Analysis of One Writers Beginnings by Eudora Welty

2021-05-30 02:54:26
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Vanderbilt University
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Essay
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One Writers Beginings is an exquisitely compiled biography of a woman scholar recounting her early life and how its experiences molded her into a writer. The book is organized in three chapters. The first chapter talks about listening, the second about learning to see while the third talks about finding a voice. Each chapter expresses a particular theme which is harmoniously intertwined with the authors real life accounts. The three main themes in the book are not separately discussed. Rather, there is a smooth continuum of events and occurrences that progressively build on the authors idea of learning from the surroundings. The book is a classic example of the benefits of growing in a constructive environment. However, the author illustrates that such an environment does not suffice to build a character in person. Instead, its a personal endeavor that a subject must undertake to reap the benefits of such an environment. In this essay, I will argue that an individuals mindset, their urge to learn, and their sensitivity to changing economic and social times are the ingredients to a successful life, and the only secret to discovering ones full potential.

The books epilogue is a vivid description of Eudoras young life. He lived with his family in a storey house, whose bathroom was in the upper room, while the kitchen was in the downstairs. She recounts listening to her parents exchange the vocals of a song in turns. Her father would whistle the song, while her mother would hum it after failing to grasp the art of whistling. After the whole drama was over, Eudora would appear to her parents to show them how skillfully she had tied her shoes. In this short paragraph, Eudora predicts the next part of her book. Her early years were marked with quick and rather informal lessons implicitly offered by her parents. He learned their behaviors, their talents and their worldviews on various issues. While Eudoras father was an optimist, Chestina, her mother, is a pessimist. This character, however, does not deter her from undertaking daring activities like rescuing her novel-Dickens- from a burning house. Through listening and observing her parents distinct attributes, Eudora develops a character of her own. Her character, as the book shows, is a blend of partly what she acquires from her father and partly from her mother. In her adulthood, described in length in the last chapter, Eudora developed the passion for literature and poetry not only from college education, but because of lessons she learnt from her mother. She also writes that I was my own teacher, a gesture that indicates that she gave herself for instructions, and its from there that she learned how to recreate stories from her encounters (Welty 14).

Eudora Welty uses photographs as motifs to complement the story that she tells in words. After the first chapter, the author provides an addendum of numerous pictures portraying him with the members of her family. Those pictures where she poses with her parents perhaps make the biggest bulk of her narration. Eudora describes her family in pictures: their car, their grandparents, her school, and her siblings. The importance of these pictures is arguably to show the positivity of environment surrounding Eudora throughout her lifetime. The reader can deduce from these pictures that Eudora was not inspired only by her parents, but also by her grandparents. Her parents did not keep her away from her grandmother and grandfather. Rather, they occasionally took them to a trip in the countryside Ohio and West Virginia to meet her grandparents. Through regular visits to her grandmothers, Eudora leant that family values can be traced back to earlier generations. She therefore imagines her parents life in their youth through the time that he spent with her grandparents.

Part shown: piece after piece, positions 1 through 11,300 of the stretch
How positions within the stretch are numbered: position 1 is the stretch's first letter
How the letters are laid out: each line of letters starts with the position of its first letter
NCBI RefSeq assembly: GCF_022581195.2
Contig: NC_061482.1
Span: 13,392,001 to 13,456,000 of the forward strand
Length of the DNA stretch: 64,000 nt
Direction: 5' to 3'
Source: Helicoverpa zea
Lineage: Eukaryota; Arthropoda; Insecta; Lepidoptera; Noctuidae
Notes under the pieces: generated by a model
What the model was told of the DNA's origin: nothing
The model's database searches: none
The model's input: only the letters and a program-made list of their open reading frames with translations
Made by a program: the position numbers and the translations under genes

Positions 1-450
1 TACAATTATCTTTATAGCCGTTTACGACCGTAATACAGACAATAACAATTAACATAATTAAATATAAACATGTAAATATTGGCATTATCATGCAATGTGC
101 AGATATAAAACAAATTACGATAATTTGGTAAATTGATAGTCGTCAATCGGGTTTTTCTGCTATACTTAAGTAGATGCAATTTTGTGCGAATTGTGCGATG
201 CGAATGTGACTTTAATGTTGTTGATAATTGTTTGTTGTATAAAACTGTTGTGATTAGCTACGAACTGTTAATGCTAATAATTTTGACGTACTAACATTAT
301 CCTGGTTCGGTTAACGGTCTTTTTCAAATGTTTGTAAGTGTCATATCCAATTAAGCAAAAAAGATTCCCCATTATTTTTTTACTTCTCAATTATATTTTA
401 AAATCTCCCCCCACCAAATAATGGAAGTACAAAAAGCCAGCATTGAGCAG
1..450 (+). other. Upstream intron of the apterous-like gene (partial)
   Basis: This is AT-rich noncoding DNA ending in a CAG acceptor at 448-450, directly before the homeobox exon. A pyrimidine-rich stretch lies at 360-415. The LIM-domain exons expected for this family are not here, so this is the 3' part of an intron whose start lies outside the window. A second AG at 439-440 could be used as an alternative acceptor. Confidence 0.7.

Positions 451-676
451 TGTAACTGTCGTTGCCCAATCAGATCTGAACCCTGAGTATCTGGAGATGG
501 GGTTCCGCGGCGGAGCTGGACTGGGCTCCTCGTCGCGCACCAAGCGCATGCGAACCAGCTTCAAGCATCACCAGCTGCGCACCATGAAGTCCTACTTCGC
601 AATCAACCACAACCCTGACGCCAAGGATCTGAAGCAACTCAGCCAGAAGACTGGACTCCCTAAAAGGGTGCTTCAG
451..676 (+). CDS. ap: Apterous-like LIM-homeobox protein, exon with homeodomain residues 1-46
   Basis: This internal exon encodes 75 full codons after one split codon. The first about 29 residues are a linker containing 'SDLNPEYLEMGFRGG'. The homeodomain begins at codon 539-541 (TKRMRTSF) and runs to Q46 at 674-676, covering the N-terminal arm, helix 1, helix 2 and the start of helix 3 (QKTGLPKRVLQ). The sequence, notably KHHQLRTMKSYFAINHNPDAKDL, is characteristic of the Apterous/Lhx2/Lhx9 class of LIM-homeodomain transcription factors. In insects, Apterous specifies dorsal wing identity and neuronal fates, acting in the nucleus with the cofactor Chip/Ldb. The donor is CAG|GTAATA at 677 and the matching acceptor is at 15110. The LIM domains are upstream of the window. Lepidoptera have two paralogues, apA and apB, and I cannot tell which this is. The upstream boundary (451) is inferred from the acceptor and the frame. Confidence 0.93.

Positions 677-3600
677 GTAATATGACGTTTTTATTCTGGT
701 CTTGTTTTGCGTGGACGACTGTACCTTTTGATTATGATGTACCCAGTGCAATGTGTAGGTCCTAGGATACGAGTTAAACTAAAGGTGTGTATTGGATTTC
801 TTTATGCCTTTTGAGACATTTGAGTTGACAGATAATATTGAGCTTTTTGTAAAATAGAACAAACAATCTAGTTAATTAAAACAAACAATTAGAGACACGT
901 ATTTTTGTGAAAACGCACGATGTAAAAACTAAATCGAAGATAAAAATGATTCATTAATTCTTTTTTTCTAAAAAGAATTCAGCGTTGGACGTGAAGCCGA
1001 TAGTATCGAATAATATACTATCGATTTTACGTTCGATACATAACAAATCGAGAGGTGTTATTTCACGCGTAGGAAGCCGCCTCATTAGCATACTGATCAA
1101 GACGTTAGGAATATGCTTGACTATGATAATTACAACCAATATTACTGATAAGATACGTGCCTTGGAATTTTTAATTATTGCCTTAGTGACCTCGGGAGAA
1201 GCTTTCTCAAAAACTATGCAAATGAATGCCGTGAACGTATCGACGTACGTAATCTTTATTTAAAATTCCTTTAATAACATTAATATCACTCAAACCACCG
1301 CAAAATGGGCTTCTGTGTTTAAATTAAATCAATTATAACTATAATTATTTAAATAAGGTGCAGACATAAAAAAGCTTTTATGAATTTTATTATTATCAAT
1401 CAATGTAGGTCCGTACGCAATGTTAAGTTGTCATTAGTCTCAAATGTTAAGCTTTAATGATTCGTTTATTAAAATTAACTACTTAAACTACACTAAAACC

The various anecdotes that Eudora employs in One Writers Beginnings exemplify her own contribution to the success of his work. In one instance, she narrates her journey with her father on a country train as a ten year old girl. At one point, a soldier stepped off a halted train and moved into an opening and disappeared. She then describes what she felt afterwards as her getting out of sight of him, diminishing and soon to be forgotten (Welty 86). Her use of stories implies that she took every encounter as an ingredient to her excellence in writing. She dared to learn, and successfully she did. Her mindset was oriented towards recreating her life, and she, therefore, wasted no chance that could be translated to a good story.

Eudora Welty is renowned for her masterpiece One Writers Beginnings. It is a biography that exemplifies growing in a solid society where parental roles are appreciated, and where children are ready to learn from their parents. Eudora observes her environment, learns to see, and finally finds a voice in the two of these that directs her into a successful writing career.

Works Cited

Welty, Eudora. One writer's beginnings. Harvard University Press, 1995.

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